Dear Twitter. Can I have the half conversations back please?

By | May 13, 2009

Dear Twitter.

Please make the most recent change to the @reply function an option.  A big part of the core value of Twitter’s @ conversation streams was seeing half conversations between interesting people (who you knew) and interesting new people who you could get to know.

Only seeing the people I already follow talk to the people I already follow is building a walled garden around my account.  That’s not why I’ve got an account at Twitter – if I want closed conversations, I’ll use the Instant messenger over at Facebook.

Please let this new “feature’ become an opt-in (or opt-out) function. You’re killing the conversational crowd here.

@stephendann

(A half conversation is just a friend you haven’t @ yet)

(Conversions. conservations, conversations)

16 thoughts on “Dear Twitter. Can I have the half conversations back please?

  1. Ike

    Well put.

    I’ve tried getting some momentum behind a hashtag of #fixit to get their attention.

    1. Stephen Dann Post author

      The hashtag’s sitting pretty atop the trending charts. I wonder if they’re going to revise the “Small change” statement before they fix the problem?

  2. Shari

    @stephendann You took the words right out of my mouth. Killing the conversational crowd….I couldn’t agree more. I WANT to see the half conversations. That’s how I find interesting people to follow. I don’t want it taken away.

  3. Lesley Dewar

    No #followfriday? How can my friends tell me about people they would like me to visit? How can my friends introduce me to new people they think are interesting to me?

    This is a crazy change – because one of the key benefits of Twitter is being able to click on the avatar of interesting looking people, follow them and then ‘reply’ to one of their own original tweets with a polite note that you are following them now and comment about their Tweets. If they choose not to follow back – that’s fine – but this is cutting off one of the best ways to look at people you might want to follow and letting them know it. Isn’t Twitter all about expanding our networks and growing our circle of friends.

    You cannot DM until they follow back – how are they supposed to know that you like them? We are trying to make Twitter more personal and less automated – but this is certainly not going to help.

    If this change relates ONLY to “butting in” on a conversation already going on between two friends – maybe it will prove to just good manners. But if it means that we cannot “reply” to anyone we are not already following, I can see a lot of “follow / unfollows” coming up.

  4. NurseFAB

    Whether or not I see half or a whole part of a conversation should be my choice!!!!! I want my option back!

  5. Courtney Dax

    I wholeheartedly agree with what Stephen says. Bring it back!!!

  6. Dee Tenorio

    I have to agree with you, Stephen. Twitter would become completely pointless without half-convos and I’d hang up my tweets, sad but off to other pastures.

  7. Edna

    Agreed! However, in the title you misspelled conversations as “conservations” =)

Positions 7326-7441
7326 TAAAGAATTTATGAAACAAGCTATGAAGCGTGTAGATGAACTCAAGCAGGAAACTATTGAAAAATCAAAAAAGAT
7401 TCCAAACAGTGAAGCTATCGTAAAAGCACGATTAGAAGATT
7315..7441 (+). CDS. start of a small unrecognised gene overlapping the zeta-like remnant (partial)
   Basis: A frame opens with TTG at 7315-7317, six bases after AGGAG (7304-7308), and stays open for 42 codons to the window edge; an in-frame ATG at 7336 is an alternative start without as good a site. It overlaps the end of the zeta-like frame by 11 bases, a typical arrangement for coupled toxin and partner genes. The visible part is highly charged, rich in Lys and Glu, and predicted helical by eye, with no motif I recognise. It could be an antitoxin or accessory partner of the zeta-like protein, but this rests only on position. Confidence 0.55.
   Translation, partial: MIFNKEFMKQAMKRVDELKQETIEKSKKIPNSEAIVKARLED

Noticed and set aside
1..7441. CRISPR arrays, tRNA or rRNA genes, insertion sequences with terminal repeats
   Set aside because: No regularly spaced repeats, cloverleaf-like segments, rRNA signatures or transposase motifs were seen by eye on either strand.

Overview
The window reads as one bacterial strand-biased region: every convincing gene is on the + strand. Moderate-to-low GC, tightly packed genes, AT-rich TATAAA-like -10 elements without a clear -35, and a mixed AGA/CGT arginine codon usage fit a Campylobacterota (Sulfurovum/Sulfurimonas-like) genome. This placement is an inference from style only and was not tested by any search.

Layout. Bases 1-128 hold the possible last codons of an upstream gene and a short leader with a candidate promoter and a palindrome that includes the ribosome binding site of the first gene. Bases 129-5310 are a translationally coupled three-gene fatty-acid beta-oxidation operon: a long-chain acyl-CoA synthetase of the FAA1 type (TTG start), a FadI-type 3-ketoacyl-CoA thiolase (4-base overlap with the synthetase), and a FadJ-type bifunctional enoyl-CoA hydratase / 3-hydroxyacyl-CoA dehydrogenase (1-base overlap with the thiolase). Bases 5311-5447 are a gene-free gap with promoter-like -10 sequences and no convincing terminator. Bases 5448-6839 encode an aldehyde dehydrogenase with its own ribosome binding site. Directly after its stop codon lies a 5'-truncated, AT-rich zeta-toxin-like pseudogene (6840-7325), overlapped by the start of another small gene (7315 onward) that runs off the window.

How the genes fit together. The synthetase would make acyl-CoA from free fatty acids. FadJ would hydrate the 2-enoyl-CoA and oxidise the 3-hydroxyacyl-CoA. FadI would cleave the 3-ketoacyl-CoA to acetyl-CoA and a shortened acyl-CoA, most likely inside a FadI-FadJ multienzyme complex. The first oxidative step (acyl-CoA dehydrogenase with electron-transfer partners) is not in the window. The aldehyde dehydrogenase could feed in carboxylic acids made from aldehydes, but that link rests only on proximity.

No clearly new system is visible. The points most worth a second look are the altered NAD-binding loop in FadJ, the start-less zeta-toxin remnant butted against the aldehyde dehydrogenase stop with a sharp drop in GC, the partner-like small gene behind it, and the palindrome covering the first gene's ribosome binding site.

8. ladymeag

    This *was* an option before – people had the choice to pick which way they received at replies. The only thing Twitter has done is remove an option that many of us used and liked. On the Twitter Blog, Biz Stone calls it an “undesirable” and “confusing” feature. I wonder who they consulted to come up with that! Everyone I know has an idea how to change their settings and if they had all @replies enabled, they enjoyed that functionality, myself included.

    1. Stephen Dann Post author

      That’s one of the problems I had with the statement of “We looked at how people were using the service and removed this feature”. Default it to off if they must, but let it be there for the people who wanted to use it, and were using it.

      1. ladymeag

        That’s the thing – it was the default. Twitter had it as a default setting and then claimed that “not many people were using it” (they say 2% or less) and took away the option. If something is a default setting, many of your users are not going to change it. However, the ones that do change it are going to be your power-users. Those people know how to use the service and have picked the way to use the service that works best for them.

        They will also be the most vocal about liking or disliking your service. These are the people that are the “tipping point” for your service – they will invite new friends and push those people to use the service (I’ve been known to pressure regular mass-texters or joke-texters to join Twitter if they want to keep sending me stuff like that) or be very vocal about how you used to have a great service but they don’t see the value anymore.

  9. Riff

    I believe the users who found it confusing were probably the masses of people who signed up to follow what some celebrity was saying. I’m sure it makes sense to the Twitter folks, who would rather not constant complaints/requests from the masses about it. This doesn’t explain why it’s not an opt-in feature, though. Those of us who have a clue can quite easily change settings to suit our preferences.

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